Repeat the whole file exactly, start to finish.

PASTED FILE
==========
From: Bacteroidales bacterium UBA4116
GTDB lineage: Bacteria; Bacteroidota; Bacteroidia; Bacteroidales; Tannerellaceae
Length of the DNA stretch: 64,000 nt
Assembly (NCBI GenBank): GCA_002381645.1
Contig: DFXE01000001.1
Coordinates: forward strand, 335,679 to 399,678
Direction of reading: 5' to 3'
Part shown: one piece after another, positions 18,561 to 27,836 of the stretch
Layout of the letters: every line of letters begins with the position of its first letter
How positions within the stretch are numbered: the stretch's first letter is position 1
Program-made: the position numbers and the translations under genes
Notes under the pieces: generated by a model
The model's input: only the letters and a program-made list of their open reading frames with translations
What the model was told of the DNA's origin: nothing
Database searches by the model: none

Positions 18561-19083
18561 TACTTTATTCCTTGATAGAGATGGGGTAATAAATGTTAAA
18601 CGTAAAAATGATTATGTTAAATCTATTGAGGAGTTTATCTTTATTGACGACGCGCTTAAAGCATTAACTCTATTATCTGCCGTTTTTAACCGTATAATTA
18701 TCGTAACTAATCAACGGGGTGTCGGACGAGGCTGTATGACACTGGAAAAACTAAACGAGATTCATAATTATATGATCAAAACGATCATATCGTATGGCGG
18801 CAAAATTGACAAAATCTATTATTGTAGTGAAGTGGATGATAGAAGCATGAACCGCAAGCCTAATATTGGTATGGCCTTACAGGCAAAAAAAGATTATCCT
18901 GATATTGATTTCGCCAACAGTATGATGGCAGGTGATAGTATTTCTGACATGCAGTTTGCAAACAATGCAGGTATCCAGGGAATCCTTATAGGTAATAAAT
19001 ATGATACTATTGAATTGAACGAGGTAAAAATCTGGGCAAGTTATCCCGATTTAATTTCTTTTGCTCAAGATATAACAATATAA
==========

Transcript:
From: Bacteroidales bacterium UBA4116
GTDB lineage: Bacteria; Bacteroidota; Bacteroidia; Bacteroidales; Tannerellaceae
Length of the DNA stretch: 64,000 nt
Assembly (NCBI GenBank): GCA_002381645.1
Contig: DFXE01000001.1
Coordinates: forward strand, 335,679 to 399,678
Direction of reading: 5' to 3'
Part shown: one piece after another, positions 18,561 to 27,836 of the stretch
Layout of the letters: every line of letters begins with the position of its first letter
How positions within the stretch are numbered: the stretch's first letter is position 1
Program-made: the position numbers and the translations under genes
Notes under the pieces: generated by a model
The model's input: only the letters and a program-made list of their open reading frames with translations
What the model was told of the DNA's origin: nothing
Database searches by the model: none

Positions 18561-19083
18561 TACTTTATTCCTTGATAGAGATGGGGTAATAAATGTTAAA
18601 CGTAAAAATGATTATGTTAAATCTATTGAGGAGTTTATCTTTATTGACGACGCGCTTAAAGCATTAACTCTATTATCTGCCGTTTTTAACCGTATAATTA
18701 TCGTAACTAATCAACGGGGTGTCGGACGAGGCTGTATGACACTGGAAAAACTAAACGAGATTCATAATTATATGATCAAAACGATCATATCGTATGGCGG
18801 CAAAATTGACAAAATCTATTATTGTAGTGAAGTGGATGATAGAAGCATGAACCGCAAGCCTAATATTGGTATGGCCTTACAGGCAAAAAAAGATTATCCT
18901 GATATTGATTTCGCCAACAGTATGATGGCAGGTGATAGTATTTCTGACATGCAGTTTGCAAACAATGCAGGTATCCAGGGAATCCTTATAGGTAATAAAT
19001 ATGATACTATTGAATTGAACGAGGTAAAAATCTGGGCAAGTTATCCCGATTTAATTTCTTTTGCTCAAGATATAACAATATAA